Gordon 's growth model · Moving the valuation forward to the valuation date · Valuing land and buildings · Two estate duty fiddles · Liquidation value - the floor of valuation

BvaValuation Buzz series is written and published by Charles Hattingh CA (SA)...

Gordon's Growth Model

I saw a valuation by one of the large auditing firms in which they used Gordon's Growth Model to value a private company. This model makes unrealistic assumptions such as continuing growth forever and it ignores the reality of life. Do not use it! You could be disciplined for unprofessional conduct if you do.

Moving a value to the Valuation Date

The book value of the equity of a company at the year end was 800. The valuer used the discounted cash flow model to value the entity and arrived at a value of 900 at the year end resulting in goodwill of 100. She then advanced the valuation to the takeover date at the discount rate for three months and arrived at a value of 940. However, the equity at this date was now 860 due to profits earned in the ensuing three months resulting in goodwill of 80. What goodwill does she use in accounting for the takeover? As the takeover date is three months after the year end, the goodwill of 80 should be used in accounting for the acquisition. Goodwill is a moving target. It is the difference between the fair value of the entity and the fair value of the underlying assets at any point in time. This is why it has to be tested for impairment each year. The valuer's client could not understand why goodwill is a moving target!

Valuation of Land and Building

Here is the valuation of fixed property I saw recently:

Rent:32 450 square metres @ R14 R454,300
Vacancy provision 5% R22,715
Gross monthly income R431,585
Gross annual income R5,179,020
Expenses born by landlord R845,000
Net rental R4,334,020
Capitalisation rate 15%
Value, say ... R28,900,000
Residual value of land R0
Value therefore R28,900,000

This is why property managers think that they are buying before tax rental income. If you take this information and enter it into my land and building valuation model you would enter something like this (R000):

Carrying value of property (say) R15,000
Existing value of land (they said nil) R6,000
Cost of demolishing building R1,000
Potential rental R5,179
Occupancy 95%
Expenses R845
Tax rate 29%
Growth in rentals first 5 years 7%
Growth in rentals next 10 years 6%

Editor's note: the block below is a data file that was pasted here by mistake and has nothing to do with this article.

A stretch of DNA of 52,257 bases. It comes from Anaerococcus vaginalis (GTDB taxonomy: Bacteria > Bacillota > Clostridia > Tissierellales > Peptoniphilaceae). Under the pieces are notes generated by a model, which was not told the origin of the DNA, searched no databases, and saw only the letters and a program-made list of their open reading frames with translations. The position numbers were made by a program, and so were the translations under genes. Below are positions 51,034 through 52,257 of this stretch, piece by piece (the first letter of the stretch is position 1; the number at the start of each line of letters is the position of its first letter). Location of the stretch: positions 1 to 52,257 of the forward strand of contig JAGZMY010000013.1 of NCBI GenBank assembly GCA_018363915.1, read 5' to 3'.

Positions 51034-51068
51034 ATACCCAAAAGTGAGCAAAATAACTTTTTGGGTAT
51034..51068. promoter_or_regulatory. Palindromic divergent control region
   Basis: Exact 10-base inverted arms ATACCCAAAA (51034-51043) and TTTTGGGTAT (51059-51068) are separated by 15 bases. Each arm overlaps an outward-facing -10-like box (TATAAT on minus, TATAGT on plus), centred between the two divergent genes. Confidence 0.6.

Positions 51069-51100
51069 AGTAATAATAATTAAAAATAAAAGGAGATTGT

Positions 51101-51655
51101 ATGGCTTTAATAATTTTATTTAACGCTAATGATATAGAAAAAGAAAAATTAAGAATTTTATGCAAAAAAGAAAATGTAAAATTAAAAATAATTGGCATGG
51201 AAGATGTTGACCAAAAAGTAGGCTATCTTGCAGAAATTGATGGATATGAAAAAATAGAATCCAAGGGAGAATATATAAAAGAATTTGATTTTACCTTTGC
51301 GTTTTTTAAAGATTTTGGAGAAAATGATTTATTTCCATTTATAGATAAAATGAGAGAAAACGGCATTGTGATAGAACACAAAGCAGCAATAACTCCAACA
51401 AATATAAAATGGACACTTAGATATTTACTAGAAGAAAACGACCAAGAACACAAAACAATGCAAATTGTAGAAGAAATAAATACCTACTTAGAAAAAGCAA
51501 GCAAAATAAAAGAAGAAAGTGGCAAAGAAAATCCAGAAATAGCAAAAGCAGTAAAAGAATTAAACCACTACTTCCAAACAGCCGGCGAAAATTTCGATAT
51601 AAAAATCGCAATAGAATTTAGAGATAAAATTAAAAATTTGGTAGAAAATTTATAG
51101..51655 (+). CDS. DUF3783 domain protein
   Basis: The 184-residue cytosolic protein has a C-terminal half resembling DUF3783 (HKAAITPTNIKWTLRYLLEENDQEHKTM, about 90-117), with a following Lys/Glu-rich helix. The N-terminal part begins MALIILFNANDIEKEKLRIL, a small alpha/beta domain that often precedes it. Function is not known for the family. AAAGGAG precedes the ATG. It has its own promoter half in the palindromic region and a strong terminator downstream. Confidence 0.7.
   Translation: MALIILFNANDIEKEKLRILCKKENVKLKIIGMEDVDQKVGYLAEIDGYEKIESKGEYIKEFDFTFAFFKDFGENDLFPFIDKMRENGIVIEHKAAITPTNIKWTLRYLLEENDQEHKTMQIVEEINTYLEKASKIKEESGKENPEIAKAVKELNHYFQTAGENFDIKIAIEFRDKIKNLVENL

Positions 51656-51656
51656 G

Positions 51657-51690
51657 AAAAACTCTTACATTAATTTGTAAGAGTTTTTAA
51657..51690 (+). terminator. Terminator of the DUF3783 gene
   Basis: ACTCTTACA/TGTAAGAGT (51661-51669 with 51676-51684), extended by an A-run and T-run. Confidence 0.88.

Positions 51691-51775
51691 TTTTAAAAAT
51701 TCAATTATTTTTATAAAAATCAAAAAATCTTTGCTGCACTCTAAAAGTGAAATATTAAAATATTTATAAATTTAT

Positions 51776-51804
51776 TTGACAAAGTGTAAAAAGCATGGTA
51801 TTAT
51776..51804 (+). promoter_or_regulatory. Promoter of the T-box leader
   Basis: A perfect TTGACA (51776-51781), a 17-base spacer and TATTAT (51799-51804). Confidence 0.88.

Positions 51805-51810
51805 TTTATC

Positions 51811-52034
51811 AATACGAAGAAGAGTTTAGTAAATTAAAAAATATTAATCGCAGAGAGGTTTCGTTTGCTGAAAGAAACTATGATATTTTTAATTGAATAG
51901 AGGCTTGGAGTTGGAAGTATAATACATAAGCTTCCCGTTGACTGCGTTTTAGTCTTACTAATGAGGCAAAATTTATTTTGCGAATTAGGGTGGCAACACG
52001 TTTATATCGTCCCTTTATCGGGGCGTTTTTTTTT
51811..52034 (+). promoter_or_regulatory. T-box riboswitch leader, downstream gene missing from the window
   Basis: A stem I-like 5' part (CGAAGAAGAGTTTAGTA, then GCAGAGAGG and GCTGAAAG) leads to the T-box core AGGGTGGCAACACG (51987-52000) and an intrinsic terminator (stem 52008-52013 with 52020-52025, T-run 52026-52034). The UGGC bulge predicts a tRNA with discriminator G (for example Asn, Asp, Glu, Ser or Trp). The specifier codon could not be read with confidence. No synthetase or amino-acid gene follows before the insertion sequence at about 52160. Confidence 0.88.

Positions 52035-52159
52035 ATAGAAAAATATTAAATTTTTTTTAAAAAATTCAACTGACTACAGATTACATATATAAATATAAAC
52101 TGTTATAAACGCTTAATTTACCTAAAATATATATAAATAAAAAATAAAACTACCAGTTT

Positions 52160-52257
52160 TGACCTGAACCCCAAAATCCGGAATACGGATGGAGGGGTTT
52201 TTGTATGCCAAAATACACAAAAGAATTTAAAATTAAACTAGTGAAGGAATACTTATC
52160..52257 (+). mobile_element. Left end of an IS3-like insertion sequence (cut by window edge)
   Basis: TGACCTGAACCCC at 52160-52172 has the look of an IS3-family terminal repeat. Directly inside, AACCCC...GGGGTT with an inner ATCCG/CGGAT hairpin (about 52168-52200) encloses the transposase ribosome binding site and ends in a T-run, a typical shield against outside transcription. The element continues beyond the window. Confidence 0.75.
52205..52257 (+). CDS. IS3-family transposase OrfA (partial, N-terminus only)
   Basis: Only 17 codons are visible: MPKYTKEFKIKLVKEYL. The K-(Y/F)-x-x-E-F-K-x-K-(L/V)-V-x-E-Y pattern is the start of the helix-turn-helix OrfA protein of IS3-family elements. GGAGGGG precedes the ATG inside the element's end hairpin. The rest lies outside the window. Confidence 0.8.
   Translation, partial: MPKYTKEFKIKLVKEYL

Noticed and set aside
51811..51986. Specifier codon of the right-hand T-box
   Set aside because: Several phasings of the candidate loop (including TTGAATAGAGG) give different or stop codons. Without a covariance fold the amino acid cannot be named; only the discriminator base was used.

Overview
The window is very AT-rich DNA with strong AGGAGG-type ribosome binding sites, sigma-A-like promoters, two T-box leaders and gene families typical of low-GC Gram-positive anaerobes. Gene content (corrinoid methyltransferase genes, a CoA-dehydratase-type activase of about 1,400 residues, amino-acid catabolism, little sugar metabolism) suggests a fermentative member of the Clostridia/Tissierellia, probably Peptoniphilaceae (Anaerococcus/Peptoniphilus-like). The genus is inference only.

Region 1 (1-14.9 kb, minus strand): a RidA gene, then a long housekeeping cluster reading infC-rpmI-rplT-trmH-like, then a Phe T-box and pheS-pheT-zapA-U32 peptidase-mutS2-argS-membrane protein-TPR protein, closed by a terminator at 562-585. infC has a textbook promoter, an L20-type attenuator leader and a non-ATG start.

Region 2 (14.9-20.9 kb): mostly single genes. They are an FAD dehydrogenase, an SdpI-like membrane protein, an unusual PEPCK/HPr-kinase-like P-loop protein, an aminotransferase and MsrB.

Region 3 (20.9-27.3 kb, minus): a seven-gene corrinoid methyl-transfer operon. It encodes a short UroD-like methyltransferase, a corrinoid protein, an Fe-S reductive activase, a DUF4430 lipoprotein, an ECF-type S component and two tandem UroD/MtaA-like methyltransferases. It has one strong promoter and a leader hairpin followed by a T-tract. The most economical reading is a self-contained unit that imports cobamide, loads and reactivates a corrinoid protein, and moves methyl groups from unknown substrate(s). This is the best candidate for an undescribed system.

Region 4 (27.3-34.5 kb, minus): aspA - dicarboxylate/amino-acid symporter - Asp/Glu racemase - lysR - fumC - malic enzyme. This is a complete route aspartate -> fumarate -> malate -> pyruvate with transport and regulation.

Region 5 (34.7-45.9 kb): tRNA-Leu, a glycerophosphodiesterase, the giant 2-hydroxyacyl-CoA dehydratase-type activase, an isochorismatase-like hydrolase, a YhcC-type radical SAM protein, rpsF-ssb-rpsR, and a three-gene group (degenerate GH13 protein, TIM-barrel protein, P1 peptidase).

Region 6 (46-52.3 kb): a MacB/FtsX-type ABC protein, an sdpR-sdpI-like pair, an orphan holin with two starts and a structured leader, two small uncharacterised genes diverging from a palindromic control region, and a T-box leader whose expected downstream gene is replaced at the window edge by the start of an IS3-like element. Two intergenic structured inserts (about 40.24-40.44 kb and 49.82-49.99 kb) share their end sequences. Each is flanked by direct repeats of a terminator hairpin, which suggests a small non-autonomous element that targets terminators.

Growth in rentals next 15 years 5%
Inflation for the whole period 6%
Inflation for demolition costs 6%
Risk free rate 8.5%
Investor's tax rate 29%
Risk premium 10%
Resulting value R29,865

Using a capitalisation rate, as the so-called property experts do, is equivalent to valuing a company using a PE ratio!

Estate Duty Fiddle

Ten individuals get together to buy a property in which they are to live. They form a private company, which buys the property for R20m. They each invest R500,000 and raise a bond to cover the balance of the purchase price. They structure the rental payments in such a way that the company breaks even after expenses and interest on the bond. One of the shareholders dies and the auditor values the shares at R1,000 on the basis that the private company is not profitable and does not pay dividends and that the minority shareholder does not have the power to liquidate the company. This is total nonsense! If I were SARS I would challenge this in court and would win. When one values an asset one discounts the present value of the future cash flows. Clearly, the shareholder is benefiting by the low rental and, therefore, this should be taken into account in valuing his/her share in the company. The way to do this valuation is to fair value the fixed property, deduct the fair value of the bond and split the difference 10 ways. This is the same concept as valuing a company where the shareholder takes all the profits out of the company by way of salary. Profits should be adjusted for fair salaries and for fair rentals where related parties are involved.

Another Tax Fiddle

Daddy forms a company and sells his business to the company for R10m. He donates to each of his two children 100 ordinary shares and the company issues 1,000 voting preference shares to him. The assets are funded by loan account. By the time he dies the loan has been repaid and the total value of the shares is R20m. The auditor values his preference shares at R1,000. The flaw in this thinking is easily seen by asking the simple question: If you control a company worth R20m, thereby having the power over the assets and cash flows, would such power be worth only R1,000? If I were SARS I would contest such a value in court.

And, In Conclusion

Remember that the floor value of any valuation is what you could get out of the asset if it were liquidated today. Always perform this exercise when doing a valuation.